To gain insights into the craft of a real San Francisco detective, McQueen worked with Inspector Dave Toschi, a cop already on his way to achieving his own renown as one of the lead investigators in the Zodiac Killer case. A fast-draw aficionado from way back, McQueen appropriated Toschi’s shoulder-holster rig. He also liked his trench coat. (Four years later, Toschi’s style, as well as his notorious murder case, would inform another fictional Frisco detective of the big screen named Harry Callahan.)

Early in the film, a key witness in an organized crime investigation and the police officer guarding him are seriously wounded by hitmen. In the scenes that follow, the viewer watches some gritty emergency room procedures conducted in the terse argot of experts. That’s because they are experts, real ER doctors and nurses. As McQueen explains: “The feelings, the sensitivities that were in that hospital—this is the kind of reality that’s important in motion pictures. If you try to act it, it doesn’t quite come across as if you’re really doing it. We had the reality we wanted.”


McQueen’s co-star and girlfriend in the picture, Jacqueline Bisset, attains the same convincing fluency in her job as an architect. Once again, it’s because Peter Yates films in a real architectural firm in the city and the staff tutors Bisset and the extras. “They were very courteous,” McQueen recalls, “and they showed our actors how to work the slide rulers, how draftsmen would be, how they would act.”


A centerpiece and a masterpiece, the car chase in Bullitt pits a ’68 Ford Mustang GT Fastback against a ’68 Dodge Charger R/T up, down, and over the precipitous streets of San Francisco. It remains the gold standard, certainly the work most responsible for earning the movie an Oscar for Best Film Editing. I’d also submit that the sounds of those scenes—the roar and purr of those big-block Detroit engines, the shrill tire squeals, and the taut accentuation of Lalo Schifrin’s soundtrack—contribute massively to the excitement.

For McQueen, his “commitment to reality” in the car chase meant that Peter Yates could hardly keep him out of the driver’s seat. Already beloved of Hollywood stuntmen for his grit and willingness to participate in dangerous work, McQueen burnished his legend by driving in many of the sequences. 

For that understated character study, I’d point you towards a low-key scene I really enjoy, when Bullitt gets information from his source, a dapper, dignified character named Eddie, played by Justin Tarr, who sports a strikingly cool pair of amber sunglasses. It’s not the usual transaction where cop treats informant with derision. Quite the opposite; Bullitt finds Eddie having lunch with an attractive woman at a chic cafe. He courteously interrupts, shaking hands with Eddie. They cross the street for privacy.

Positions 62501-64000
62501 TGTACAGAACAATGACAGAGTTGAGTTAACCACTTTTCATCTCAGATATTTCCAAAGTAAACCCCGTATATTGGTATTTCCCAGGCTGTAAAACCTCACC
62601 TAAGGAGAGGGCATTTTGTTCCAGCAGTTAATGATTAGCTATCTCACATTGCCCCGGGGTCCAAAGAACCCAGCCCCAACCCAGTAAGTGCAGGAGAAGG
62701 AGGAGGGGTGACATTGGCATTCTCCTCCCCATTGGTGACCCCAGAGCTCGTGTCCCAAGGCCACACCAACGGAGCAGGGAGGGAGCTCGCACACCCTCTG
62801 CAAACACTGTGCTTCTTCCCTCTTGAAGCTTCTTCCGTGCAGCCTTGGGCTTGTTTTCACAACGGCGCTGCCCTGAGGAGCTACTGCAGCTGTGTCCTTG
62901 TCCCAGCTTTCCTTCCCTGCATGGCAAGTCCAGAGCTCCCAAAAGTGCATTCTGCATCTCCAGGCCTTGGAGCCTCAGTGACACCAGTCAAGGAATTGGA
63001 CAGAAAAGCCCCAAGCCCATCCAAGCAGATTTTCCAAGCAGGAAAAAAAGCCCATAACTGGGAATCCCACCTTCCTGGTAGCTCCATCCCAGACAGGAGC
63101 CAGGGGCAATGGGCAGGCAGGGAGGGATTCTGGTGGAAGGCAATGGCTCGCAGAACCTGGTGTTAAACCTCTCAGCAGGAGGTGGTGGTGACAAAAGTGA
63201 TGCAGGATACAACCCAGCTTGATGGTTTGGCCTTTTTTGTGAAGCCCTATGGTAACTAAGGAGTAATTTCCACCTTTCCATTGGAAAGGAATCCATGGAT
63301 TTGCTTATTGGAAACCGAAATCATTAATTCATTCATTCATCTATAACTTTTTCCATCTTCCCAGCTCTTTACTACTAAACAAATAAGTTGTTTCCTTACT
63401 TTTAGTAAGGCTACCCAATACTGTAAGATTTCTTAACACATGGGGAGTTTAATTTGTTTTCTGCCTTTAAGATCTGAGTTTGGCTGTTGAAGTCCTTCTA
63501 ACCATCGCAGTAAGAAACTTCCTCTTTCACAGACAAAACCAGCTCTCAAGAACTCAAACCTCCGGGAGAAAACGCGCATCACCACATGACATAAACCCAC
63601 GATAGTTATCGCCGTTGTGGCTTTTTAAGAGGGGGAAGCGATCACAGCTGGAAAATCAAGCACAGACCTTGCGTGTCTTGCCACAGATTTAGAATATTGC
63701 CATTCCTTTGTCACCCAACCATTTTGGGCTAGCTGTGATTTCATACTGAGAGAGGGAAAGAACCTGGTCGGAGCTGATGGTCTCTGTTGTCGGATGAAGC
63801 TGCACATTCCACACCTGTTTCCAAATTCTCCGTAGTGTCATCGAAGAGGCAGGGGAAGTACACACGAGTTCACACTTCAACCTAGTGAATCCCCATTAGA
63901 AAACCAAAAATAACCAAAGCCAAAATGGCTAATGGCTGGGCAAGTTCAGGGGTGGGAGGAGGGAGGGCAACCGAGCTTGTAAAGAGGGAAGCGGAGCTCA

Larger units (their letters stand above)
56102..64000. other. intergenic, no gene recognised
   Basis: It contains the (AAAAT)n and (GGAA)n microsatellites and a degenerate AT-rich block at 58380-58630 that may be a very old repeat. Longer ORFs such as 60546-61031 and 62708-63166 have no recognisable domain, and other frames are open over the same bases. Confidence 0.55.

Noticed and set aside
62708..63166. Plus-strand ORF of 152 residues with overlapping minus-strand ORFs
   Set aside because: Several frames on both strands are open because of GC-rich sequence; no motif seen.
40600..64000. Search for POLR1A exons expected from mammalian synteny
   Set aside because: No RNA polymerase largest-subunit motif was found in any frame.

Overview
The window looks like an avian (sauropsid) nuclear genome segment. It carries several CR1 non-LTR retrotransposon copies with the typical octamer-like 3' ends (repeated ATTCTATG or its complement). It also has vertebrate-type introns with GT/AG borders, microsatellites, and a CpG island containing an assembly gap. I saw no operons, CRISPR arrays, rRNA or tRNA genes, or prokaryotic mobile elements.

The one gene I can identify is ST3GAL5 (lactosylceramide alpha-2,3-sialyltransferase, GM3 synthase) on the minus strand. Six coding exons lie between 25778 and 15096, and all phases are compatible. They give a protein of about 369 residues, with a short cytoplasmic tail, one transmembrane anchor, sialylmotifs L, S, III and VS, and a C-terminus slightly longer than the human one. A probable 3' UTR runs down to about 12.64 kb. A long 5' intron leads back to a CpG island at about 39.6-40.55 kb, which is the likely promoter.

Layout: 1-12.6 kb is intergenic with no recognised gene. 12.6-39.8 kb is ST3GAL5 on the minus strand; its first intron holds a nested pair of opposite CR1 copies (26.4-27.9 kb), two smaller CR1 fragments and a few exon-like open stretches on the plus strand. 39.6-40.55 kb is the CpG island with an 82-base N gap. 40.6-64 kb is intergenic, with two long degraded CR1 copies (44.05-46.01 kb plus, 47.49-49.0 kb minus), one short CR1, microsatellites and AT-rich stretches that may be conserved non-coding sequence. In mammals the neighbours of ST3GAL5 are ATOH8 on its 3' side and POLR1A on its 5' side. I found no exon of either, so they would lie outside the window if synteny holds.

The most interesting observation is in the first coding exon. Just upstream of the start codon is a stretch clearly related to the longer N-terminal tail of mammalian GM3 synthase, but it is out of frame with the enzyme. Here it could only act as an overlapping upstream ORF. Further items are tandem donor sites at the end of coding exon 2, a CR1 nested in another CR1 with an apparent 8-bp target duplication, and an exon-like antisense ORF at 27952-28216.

As soon as they start talking you notice they’re on a first-name basis. After Eddie tells him what he’s heard, Frank replies with solemn gratitude: “OK Eddie, thanks. Anything I can do for you?” Eddie tells Frank about a mutual acquaintance who just got “3 to 5” for receiving stolen property. Once again, McQueen’s look is all sincerity as he says “I’ll try.” 

It’s very subtle and there’s an implicit history of trusted quid pro quo, because Eddie says “Thanks Frank” with a smile which seems to indicate that Bullitt will get his pal off the hook. It’s that McQueen cool again, the kind of cool which earns him impeccable street cred.


Interestingly, in Bullitt McQueen trains his defiant glare not on the bad guys but on the all-too-slick San Francisco District Attorney Walter Chalmers, played with suave guile by Robert Vaughn. Chalmers seeks (and flagrantly peddles) personal advancement from the use of a star witness whom Bullitt and his men must guard for an upcoming Senate subcommittee hearing on organized crime. When one of his men is nearly killed in what had to be an inside job, the police lieutenant must restrain his anger, but he makes his disdain clear in his famous line to Chalmers: “Believe what you want—you work your side of the street and I’ll work mine.”

Bullitt has stood the test of time. And this month, all around the country, it will electrify audiences again on the big screen. Go see it for the rich colors and textures captured on those Arriflex cameras, dig the flute-forward soundtrack by Lalo Schifrin, savor the forensic details, thrill to the chase, and watch how Steve McQueen moves through the world. It’s a worldview.



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Patrick Walsh is a writer and poet.
He writes a monthly column and is a Senior Writer for Scene4.
For more of his columns and other writings, check the Archives.

©2018 Patrick Walsh
©2018 Publication Scene4 Magazine




October 2018

Volume 19 Issue 5